Inspired by sous vide many people have started to slow cook meat before searing it. Unlike sous vide which controls the temperature by immersing a vacuum sealed bag or jar in warm water where the temperature is controlled, reverse sear is done in an oven on low heat or on the cool side of a grill.

Unlike sous vide, the temperature of the container is hotter than the target temperature so you can overshoot the target internal temperature and therefore, the window of when to pull the meat is much smaller than sous vide. On the other hand, the temperature is much lower than direct heat or normal roasting temperature so the window is a bit longer.

Looking at various recipes, it appears that smoking which is done at around 200ºF to 250ºF is similar or even lower than most reverse sears so the timing and learnings from smoking may apply to reverse sear.

The other important part of a reverse sear is the sear which is done in a skillet, broiler or on the hot direct heat side of a grill. Unlike sous vide, because the meat is not immersed in fluid, the surface is drier so sears better. On the other hand, because fluids can evaporate, I assume that it would suffer from the evaporation-effectEvaporation Effect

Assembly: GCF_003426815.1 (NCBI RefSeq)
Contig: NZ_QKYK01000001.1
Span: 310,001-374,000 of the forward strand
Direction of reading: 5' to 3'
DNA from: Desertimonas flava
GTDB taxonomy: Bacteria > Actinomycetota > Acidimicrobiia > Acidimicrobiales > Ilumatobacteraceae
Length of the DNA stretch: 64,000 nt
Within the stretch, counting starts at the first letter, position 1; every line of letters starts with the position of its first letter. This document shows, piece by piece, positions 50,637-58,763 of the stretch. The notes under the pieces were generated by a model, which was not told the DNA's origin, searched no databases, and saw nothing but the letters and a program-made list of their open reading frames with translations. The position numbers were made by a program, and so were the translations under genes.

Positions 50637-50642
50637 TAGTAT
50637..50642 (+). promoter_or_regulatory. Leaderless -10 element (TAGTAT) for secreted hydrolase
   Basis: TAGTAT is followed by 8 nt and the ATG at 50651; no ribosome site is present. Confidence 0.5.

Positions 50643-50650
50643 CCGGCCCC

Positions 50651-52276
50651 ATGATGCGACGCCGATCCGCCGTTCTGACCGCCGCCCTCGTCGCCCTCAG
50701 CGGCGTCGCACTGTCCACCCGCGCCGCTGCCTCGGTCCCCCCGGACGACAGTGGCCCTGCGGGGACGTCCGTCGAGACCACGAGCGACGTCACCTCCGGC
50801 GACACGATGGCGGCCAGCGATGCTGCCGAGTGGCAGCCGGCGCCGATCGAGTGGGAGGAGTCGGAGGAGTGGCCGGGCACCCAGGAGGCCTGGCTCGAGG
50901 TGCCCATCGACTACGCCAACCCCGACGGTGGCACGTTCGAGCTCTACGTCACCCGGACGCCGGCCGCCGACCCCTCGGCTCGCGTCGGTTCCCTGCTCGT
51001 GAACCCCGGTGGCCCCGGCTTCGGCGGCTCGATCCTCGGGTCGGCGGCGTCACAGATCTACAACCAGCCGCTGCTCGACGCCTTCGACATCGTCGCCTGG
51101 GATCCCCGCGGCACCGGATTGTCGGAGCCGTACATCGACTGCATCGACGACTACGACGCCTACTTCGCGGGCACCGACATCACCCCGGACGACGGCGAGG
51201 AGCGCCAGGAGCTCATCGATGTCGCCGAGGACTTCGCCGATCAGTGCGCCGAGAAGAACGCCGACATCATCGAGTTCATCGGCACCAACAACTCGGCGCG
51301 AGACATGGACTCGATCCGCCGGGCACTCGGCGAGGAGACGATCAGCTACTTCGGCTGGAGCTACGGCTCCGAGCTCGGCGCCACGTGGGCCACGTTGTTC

When meat is cooking it will hit a plateau of temperature as the evaporation cools the meat and prevents it from entering the sweet spot for roasts and braises of 180-200ºF. To get around it, heat at a higher temp like 325ºF before going down to 200ºF after it hits 180ºF. Something that needs to be taken into account for roasting, basting as well as [[Reverse Sear]]. Useful links genuineideas - waiting for "Q" identifying the BBQ "stall" as evaporation with nice experiment...
(and I assume it doesn't in sous vide). However, the difference in the sear is so pronounced that for any meat that needs a good sear, reverse sear seems to be better that sous vide. It is possible that more drying before and better execution of the sear after a sous vide may produce better results than I've gotten in the past.